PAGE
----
• Katy Rigg

When it comes to your wedding, you've got to dance to your own tune

Apparently, Meghan Markle wants to do a speech at her wedding and everybody seems to have an opinion on it. Couples have been breaking wedding traditions for a while now, and women were able to speak long before weddings were even invented, so it seems odd that people would find this decision so controversial. My husband and I got married in 2016, and we broke a lot of wedding traditions. Hearing this about the next royal wedding has made me reflect on the choices we made for our own wedding and the thought processes behind them.  Even before we got engaged, I knew I wanted to do a wedding speech. I couldn’t imagine having all my friends and family gathered in one room and not stand up to thank them for being there, or thank my bridesmaids for being the amazing humans that they are, or thank our parents for all their support, or raise a toast to the future my husband and I would share together. I also wanted to celebrate our journey so far, to talk about how we met, and what I thought of him after our initial encounter at Leeds festival, when he drew a Craig David goatee on my face and we fell in love over pizza. I wanted to reflect on all the travel we’d done together, how happy he makes me, and all the things I love about him. So, with slightly trembling hands but a confident heart, I stood up and did a wedding speech...and it felt brilliant. As well as the more traditional speeches, my husband’s mum did a speech too and it was met with rapturous applause. If the bride’s dad gets to shower the newlyweds with blessings, why shouldn’t mothers do the same? I also knew that I didn’t want to change my surname after we got married. We talked about all the options: Rene taking my name, me taking his, going double-barrelled, coming up with a hybrid of the two, or a new name altogether. But the fact of the matter was, the idea of having a brand-new name after 30-something years just felt a bit weird to us both. My name has been with me since the year dot. I graduated (twice) with that name, I learnt to drive with that name, I carried my passport and travelled all over the world with that name, I got my first job with that name and I met my husband with that name. Losing it after all those years felt like losing a little piece of me. Other women don’t feel like that, and they’re happy to take their husband’s name. Some people feel it’s more important to share one family name regardless of what it is. I get that. But for me, as much as I wanted to get married, having the same surname as each other didn’t add any extra value to our relationship. I felt stronger in keeping my own name, and so did he, so that’s what we decided to do. Other traditions we ignored were less ground-breaking but just made sense to us at the time. We offered M&S finger sandwiches instead of fancy canapés; we had a Hare Krishna buffet as our wedding feast, not only because it’s our favourite food, but as vegetarians, it felt important to put on a meat-free day. We did a slightly ridiculous first dance to our favourite song because we felt awkward about doing a slow shuffle while everybody watched. We didn’t spend lots of money on fancy cars taking us to and from the venues; my bridesmaids and I got a taxi to the wedding because it was 5 minutes around the corner, and then Rene and I travelled with all our guests to the reception on the London bus we’d hired because we didn’t want to miss out on all the fun. We then went backpacking for 3 months for our honeymoon instead of 2 weeks of luxury in the Maldives. People thought taking sleeper trains across India and staying in $10 a night hotels was bonkers, but we couldn’t imagine honeymooning any other way.  Other friends have broken wedding traditions in their own way too; brides and mothers have done speeches; mothers have walked their daughters down the aisle; two friends walked down the aisle together; one couple got married in an old Victorian swimming pool; another friend got up and sang instead of doing a first dance, while her husband played guitar. They were all uniquely touching in their own way.  We made other decisions that were definitely steeped in tradition. I wore a white wedding dress and carried a bouquet, my dad walked me down the aisle, Rene had been the one to propose to me 18 months before (albeit with a pizza!), and we took pretty traditional vows. These decisions could have been made differently, but we felt that they were right for what we wanted. The dress I fell in love with happened to be white, I asked my dad to walk me down the aisle simply because I wanted him by my side, the vows weren’t allowed to be too ‘out there’ because they had to be legally binding. And that was all fine, because we wanted to keep those bits, and we’d put a personal spin on the things that mattered to us. I don’t regret a single thing about our wedding, or the decisions we made as a couple. The Wedding Rule Book is a thing of the past, and people are enjoying the freedom it brings. They’ve realised that it’s their damn wedding and they'll speak, or breakdance or eat pizza if they want to. Whether you keep things traditional, throw a few conventions out the window, or go completely off-piste, you have to make sure that the choice is yours. You only get one go at it.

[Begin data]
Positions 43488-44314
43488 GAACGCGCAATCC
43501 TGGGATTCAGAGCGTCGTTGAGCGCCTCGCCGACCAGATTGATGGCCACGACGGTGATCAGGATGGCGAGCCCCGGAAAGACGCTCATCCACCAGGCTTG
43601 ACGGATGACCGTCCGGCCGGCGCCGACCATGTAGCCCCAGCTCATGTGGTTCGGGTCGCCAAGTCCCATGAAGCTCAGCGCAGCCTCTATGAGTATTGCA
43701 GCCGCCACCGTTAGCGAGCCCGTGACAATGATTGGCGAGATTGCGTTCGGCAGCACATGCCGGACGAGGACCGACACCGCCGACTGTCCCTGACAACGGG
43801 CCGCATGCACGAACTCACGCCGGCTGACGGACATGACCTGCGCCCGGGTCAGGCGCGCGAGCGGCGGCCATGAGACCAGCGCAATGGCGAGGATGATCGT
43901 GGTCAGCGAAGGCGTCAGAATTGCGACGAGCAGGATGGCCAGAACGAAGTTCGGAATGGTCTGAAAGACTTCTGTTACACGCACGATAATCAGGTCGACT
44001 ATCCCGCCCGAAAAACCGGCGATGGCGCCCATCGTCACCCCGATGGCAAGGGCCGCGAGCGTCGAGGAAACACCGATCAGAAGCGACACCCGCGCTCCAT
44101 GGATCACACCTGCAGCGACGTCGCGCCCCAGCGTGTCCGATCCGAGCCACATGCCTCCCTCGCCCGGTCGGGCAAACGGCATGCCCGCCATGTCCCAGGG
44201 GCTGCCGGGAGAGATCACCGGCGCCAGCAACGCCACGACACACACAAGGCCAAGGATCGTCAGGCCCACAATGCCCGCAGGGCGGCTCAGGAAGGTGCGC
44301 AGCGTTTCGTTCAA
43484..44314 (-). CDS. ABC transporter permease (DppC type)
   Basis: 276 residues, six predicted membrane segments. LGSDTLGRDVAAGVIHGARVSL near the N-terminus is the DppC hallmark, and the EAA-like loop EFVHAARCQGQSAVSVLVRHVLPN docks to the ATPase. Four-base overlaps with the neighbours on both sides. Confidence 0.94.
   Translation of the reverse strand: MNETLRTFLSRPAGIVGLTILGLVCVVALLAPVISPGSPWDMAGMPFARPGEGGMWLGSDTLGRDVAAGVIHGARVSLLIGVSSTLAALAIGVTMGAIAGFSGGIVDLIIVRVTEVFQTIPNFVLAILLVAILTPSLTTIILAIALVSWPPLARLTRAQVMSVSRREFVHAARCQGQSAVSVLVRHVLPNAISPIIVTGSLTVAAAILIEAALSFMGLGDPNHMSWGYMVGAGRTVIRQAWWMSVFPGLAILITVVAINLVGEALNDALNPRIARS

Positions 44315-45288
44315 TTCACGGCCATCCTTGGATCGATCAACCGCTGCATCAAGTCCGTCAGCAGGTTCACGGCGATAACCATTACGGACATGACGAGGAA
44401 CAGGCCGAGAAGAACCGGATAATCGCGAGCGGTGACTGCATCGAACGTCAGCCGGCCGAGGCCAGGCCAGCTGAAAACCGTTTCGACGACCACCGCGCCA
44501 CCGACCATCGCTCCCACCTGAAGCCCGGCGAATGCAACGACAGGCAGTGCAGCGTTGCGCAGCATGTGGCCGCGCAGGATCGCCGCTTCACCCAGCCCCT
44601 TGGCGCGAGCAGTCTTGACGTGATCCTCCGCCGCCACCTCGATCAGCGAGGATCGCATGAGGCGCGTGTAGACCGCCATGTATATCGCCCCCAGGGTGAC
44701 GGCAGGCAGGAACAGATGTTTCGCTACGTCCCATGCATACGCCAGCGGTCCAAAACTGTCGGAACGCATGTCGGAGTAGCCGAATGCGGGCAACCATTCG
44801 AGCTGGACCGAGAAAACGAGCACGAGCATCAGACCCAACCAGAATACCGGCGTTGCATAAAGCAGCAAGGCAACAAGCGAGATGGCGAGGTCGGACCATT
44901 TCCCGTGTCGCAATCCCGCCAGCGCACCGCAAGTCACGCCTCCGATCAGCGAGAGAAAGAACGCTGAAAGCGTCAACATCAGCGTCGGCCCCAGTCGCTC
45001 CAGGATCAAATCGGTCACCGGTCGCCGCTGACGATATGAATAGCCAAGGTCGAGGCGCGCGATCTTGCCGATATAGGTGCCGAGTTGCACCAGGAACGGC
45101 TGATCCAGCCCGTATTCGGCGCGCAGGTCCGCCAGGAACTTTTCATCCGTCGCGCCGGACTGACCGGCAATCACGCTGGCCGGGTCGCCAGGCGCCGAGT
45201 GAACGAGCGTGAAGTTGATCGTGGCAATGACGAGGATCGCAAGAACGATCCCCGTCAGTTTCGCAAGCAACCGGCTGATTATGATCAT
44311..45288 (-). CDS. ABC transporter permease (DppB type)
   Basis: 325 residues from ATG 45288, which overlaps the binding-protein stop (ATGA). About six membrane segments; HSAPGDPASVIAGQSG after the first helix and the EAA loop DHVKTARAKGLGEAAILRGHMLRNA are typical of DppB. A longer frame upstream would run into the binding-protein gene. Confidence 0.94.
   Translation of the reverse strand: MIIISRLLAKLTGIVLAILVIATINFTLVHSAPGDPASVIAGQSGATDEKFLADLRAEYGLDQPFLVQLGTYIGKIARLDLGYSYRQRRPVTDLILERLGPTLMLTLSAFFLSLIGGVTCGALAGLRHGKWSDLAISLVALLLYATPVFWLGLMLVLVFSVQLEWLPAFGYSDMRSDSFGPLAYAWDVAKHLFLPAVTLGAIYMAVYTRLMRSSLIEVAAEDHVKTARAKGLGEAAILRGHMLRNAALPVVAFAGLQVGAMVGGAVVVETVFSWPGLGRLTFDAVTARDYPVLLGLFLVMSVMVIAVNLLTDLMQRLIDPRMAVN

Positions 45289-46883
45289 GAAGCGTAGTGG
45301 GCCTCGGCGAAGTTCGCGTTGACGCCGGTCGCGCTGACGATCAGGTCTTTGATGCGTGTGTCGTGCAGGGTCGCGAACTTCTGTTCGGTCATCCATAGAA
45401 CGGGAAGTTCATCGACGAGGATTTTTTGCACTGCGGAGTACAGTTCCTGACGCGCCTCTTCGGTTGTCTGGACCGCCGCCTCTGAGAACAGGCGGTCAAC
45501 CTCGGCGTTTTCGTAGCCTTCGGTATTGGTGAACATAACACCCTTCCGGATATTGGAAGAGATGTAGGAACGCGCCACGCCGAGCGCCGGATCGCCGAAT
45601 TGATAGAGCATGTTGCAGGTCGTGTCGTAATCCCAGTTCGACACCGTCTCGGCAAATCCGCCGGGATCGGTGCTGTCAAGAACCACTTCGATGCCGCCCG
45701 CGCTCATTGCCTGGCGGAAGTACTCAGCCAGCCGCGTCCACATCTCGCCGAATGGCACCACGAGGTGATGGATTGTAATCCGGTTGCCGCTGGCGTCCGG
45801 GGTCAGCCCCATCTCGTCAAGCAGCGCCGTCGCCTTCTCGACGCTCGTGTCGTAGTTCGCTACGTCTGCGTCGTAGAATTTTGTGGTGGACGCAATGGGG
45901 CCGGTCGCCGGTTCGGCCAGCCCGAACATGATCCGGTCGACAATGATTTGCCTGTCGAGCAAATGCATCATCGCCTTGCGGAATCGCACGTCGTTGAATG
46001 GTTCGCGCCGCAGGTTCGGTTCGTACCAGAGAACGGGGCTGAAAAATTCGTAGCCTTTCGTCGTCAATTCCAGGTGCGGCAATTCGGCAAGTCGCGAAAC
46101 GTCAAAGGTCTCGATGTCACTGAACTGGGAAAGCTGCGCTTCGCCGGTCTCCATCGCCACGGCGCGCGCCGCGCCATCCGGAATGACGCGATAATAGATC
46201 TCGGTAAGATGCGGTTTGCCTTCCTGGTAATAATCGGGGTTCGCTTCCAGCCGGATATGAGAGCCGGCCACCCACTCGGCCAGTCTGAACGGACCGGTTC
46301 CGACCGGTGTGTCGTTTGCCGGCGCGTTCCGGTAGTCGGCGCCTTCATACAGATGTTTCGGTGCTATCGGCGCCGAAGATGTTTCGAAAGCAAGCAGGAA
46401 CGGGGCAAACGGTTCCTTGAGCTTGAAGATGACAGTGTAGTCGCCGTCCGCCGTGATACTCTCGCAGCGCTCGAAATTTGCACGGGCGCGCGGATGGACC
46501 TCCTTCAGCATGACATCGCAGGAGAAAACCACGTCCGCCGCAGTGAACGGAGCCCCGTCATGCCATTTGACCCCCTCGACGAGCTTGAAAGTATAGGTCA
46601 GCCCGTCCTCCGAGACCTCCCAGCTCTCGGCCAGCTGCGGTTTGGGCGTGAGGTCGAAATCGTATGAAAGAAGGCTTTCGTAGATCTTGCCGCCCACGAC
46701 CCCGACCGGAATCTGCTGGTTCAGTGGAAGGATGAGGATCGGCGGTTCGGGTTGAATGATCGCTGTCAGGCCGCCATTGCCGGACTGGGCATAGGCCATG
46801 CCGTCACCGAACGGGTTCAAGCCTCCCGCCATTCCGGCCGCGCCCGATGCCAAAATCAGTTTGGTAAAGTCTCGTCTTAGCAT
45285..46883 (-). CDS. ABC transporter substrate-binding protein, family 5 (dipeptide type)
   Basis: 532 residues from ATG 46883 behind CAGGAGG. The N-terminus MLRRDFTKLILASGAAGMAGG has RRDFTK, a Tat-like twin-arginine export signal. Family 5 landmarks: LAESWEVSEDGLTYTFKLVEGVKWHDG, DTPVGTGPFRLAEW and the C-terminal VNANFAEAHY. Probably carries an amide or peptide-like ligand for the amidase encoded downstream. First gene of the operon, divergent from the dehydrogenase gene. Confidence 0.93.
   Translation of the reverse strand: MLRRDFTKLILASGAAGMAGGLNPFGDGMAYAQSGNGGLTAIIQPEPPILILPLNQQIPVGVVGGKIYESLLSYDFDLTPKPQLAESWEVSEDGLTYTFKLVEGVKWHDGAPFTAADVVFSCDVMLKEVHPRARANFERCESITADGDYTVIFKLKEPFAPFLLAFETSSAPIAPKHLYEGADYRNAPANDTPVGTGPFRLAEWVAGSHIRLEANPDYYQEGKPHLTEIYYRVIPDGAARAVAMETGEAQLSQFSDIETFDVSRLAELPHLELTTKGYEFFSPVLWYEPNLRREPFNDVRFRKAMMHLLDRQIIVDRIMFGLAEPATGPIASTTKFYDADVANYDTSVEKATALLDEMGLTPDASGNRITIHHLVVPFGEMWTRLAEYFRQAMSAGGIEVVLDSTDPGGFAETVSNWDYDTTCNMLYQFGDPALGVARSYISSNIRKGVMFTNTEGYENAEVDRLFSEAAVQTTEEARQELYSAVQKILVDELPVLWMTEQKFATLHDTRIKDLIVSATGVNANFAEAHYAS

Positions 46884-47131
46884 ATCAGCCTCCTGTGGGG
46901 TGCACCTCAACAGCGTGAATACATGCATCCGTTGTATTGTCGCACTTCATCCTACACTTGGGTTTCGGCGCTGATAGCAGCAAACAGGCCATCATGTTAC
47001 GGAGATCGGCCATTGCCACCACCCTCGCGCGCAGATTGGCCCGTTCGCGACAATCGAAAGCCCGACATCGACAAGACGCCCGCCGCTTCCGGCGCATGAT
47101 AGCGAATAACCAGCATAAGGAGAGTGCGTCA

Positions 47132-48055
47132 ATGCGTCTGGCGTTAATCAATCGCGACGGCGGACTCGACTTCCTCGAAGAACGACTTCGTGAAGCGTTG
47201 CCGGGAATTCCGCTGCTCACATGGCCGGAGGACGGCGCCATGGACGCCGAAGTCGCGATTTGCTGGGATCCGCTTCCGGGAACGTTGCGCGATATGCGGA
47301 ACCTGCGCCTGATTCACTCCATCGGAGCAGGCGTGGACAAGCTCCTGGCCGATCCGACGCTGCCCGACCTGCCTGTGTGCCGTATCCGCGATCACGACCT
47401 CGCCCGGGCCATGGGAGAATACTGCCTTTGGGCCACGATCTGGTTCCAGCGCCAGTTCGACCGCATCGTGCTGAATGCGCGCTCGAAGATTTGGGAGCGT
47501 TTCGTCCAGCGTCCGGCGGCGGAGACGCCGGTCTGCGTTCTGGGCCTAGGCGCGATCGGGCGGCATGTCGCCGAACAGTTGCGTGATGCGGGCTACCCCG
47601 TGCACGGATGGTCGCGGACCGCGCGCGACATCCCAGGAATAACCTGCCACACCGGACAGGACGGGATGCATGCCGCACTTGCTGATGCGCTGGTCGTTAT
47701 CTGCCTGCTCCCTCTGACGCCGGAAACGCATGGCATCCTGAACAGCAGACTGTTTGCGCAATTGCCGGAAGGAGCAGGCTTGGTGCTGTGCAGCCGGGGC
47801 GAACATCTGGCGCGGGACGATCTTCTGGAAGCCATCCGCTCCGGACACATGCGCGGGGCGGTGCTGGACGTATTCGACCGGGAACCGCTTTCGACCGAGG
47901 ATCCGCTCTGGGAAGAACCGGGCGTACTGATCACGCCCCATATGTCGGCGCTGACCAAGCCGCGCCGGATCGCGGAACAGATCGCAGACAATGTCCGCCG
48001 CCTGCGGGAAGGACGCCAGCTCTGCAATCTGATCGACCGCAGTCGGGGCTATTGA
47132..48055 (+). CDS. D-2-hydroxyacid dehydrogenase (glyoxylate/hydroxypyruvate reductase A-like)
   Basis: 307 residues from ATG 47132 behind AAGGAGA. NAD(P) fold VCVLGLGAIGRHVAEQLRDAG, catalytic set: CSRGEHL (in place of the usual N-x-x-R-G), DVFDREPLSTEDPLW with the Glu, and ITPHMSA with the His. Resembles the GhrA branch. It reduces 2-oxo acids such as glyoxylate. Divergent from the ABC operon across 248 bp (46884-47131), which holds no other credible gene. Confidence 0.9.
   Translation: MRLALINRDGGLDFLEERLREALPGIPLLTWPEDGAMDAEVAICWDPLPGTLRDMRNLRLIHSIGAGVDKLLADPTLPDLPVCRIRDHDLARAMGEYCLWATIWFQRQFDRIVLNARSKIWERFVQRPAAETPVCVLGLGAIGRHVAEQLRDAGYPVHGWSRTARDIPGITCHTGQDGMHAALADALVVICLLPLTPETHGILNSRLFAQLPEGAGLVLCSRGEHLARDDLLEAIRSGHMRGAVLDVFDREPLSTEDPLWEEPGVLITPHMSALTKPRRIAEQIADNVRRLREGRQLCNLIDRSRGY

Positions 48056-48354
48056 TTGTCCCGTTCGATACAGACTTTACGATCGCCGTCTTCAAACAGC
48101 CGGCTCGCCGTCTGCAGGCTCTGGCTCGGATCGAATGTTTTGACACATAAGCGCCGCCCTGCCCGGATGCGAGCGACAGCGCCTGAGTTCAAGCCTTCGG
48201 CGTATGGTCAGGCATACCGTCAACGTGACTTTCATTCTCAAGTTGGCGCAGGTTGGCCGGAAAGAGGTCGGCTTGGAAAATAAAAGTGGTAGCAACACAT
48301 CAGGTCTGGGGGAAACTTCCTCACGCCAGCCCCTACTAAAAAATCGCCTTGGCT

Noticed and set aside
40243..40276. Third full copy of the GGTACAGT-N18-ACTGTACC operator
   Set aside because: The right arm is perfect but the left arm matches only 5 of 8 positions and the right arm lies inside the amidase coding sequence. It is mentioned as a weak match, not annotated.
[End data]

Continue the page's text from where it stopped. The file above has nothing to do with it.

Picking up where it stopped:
I hope that Meghan Markle does do a speech on the big day, if that’s what she wants to do. It’ll certainly pave the way for others to do the same. If she's interested, I can also teach her some moves. 


© A mile in my shoes. Proudly created with Wix.com